[925] Prognostic Significance of Patterns of Seminal Vesicle Invasion of Prostate Cancer

Anna Kristiansen, Fredrik Wiklund, Peter Wiklund, Lars Egevad. Karolinska Institutet, Stockholm, Sweden

Background: Seminal vesicle invasion (SVI) is an indicator of poor prognosis of prostate carcinoma, but the outcome varies and further stratification is needed. This study aimed to evaluate the prognostic significance of histopathological patterns of SVI after radical prostatectomy.
Design: A total of 1156 men underwent radical prostatectomy at the Karolinska Hospital from 1998 to 2005. Men with neoadjuvant treatment or TURP prior to surgery or unavailable histological slides or clinical follow-up were excluded and 1051 cases remained for review. SVI was found in 5.9% (62/1051) and intraprostatic SVI in another 2.2% (23/1051). Slides were reviewed for histopathological features including Gleason score (GS) of seminal vesicle (SV) component, bilateral vs. unilateral involvement, route of invasion (Type 1: via ejaculatory duct, Type 2: direct invasion excluding ejaculatory duct, Type 3: discontinous invasion), tumor area, largest diameters, distribution in SV (perivesicular connective tissue, muscular wall, mucosa), surgical margin status in SV and invasion of vas deferens. The association with risk for biochemical recurrence was analyzed.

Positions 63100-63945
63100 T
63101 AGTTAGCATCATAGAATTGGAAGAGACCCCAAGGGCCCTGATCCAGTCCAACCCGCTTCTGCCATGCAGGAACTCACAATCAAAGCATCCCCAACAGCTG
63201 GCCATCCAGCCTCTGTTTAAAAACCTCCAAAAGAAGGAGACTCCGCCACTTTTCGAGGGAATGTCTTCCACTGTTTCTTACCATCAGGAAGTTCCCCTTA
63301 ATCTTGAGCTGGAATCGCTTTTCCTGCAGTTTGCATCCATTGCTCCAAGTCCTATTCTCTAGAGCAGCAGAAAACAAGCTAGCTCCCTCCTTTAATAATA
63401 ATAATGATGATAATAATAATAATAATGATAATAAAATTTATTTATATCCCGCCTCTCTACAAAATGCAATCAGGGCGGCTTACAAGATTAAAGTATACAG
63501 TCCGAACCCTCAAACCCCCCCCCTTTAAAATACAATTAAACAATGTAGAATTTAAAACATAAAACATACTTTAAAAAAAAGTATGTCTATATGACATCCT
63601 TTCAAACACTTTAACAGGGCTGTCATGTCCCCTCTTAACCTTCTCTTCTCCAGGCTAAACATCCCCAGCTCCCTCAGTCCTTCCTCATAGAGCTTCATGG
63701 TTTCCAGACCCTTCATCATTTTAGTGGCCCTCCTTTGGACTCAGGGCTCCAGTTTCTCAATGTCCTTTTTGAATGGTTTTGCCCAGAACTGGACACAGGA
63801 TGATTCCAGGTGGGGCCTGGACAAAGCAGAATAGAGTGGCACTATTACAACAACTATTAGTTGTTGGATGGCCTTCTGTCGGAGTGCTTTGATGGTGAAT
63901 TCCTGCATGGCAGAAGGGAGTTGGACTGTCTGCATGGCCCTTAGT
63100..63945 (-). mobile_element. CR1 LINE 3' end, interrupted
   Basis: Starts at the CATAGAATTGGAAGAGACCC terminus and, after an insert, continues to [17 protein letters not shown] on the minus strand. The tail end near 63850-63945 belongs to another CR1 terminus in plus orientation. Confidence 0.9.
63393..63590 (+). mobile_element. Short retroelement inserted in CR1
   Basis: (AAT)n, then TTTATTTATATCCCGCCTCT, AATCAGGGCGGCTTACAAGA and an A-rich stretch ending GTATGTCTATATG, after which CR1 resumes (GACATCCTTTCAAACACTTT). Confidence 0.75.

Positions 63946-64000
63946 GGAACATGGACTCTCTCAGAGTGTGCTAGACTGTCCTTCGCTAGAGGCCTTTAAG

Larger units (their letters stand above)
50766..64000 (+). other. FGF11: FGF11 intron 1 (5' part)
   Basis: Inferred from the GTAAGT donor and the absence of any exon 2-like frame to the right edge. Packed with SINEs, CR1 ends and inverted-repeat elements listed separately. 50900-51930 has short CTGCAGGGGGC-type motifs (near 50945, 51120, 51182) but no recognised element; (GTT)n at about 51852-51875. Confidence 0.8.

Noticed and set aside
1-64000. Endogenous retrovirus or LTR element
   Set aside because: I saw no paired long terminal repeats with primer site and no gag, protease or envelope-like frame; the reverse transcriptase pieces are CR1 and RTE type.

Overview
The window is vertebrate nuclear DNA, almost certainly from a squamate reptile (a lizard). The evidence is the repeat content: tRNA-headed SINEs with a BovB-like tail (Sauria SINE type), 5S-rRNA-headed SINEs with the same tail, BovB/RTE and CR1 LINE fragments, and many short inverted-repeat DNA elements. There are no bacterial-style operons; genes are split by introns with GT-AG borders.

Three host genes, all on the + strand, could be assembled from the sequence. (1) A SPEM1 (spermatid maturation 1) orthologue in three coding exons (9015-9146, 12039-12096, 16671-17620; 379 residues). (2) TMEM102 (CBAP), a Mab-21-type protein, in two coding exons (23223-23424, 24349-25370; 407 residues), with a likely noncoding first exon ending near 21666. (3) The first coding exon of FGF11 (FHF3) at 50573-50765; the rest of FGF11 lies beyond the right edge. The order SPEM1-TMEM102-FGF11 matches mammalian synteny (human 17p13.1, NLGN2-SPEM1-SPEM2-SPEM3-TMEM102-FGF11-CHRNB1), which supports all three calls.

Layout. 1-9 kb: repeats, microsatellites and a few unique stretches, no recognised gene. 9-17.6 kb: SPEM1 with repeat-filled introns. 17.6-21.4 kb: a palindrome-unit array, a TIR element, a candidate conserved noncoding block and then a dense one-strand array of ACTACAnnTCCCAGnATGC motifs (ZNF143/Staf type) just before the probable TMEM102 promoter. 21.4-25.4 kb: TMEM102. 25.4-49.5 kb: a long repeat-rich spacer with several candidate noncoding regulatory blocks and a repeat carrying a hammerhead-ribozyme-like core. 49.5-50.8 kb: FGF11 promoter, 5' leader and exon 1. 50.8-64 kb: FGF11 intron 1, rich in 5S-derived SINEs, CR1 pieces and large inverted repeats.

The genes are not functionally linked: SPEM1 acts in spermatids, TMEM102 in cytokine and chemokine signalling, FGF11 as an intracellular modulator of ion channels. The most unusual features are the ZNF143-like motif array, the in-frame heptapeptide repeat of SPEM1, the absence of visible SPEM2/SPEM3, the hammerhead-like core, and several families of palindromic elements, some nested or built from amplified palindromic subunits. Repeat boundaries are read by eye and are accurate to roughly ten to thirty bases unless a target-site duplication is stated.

Results: SVI was associated with poor prognosis (HR 1.8 [95% CI 1.2-2.8], p=0.0047) with recurrence in 40.3% (25/62), while intraprostatic SVI was not (HR 1.1 [95% CI 0.5-2.4], p=0.75). The most common route of SVI was Type 1 (83.6%), while Type 3 was found in only 2 cases. The GS of the SV component was higher than that of the main tumor in 29.5% (16/61). A GS lower than 7 in the main tumor was only seen in 2 cases and never in the SV component. Invasion of SV mucosa was seen in 66.1% (41/62) and was always accompanied by muscle wall invasion. SV mucosal invasion was strongly associated with outcome (HR 3.3 [95% CI 1.1-9.8], p=0.029), while only 20% (4/20) of men with muscle wall invasion alone experienced recurrence. Other histopathological characteristics of SVI such as measures of extent, invasion route, local margin status and local GS of the SV component did not predict outcome.
Conclusions: The prognosis of patients with SVI is not uniformly poor. Invasion of the SV mucosa portends a higher risk of recurrence than invasion of the muscle wall alone. There is no evidence that other histopathological features of SVI need to be reported.
Category: Genitourinary (including renal tumors)

Tuesday, March 20, 2012 1:45 PM

Platform Session: Section A, Tuesday Afternoon


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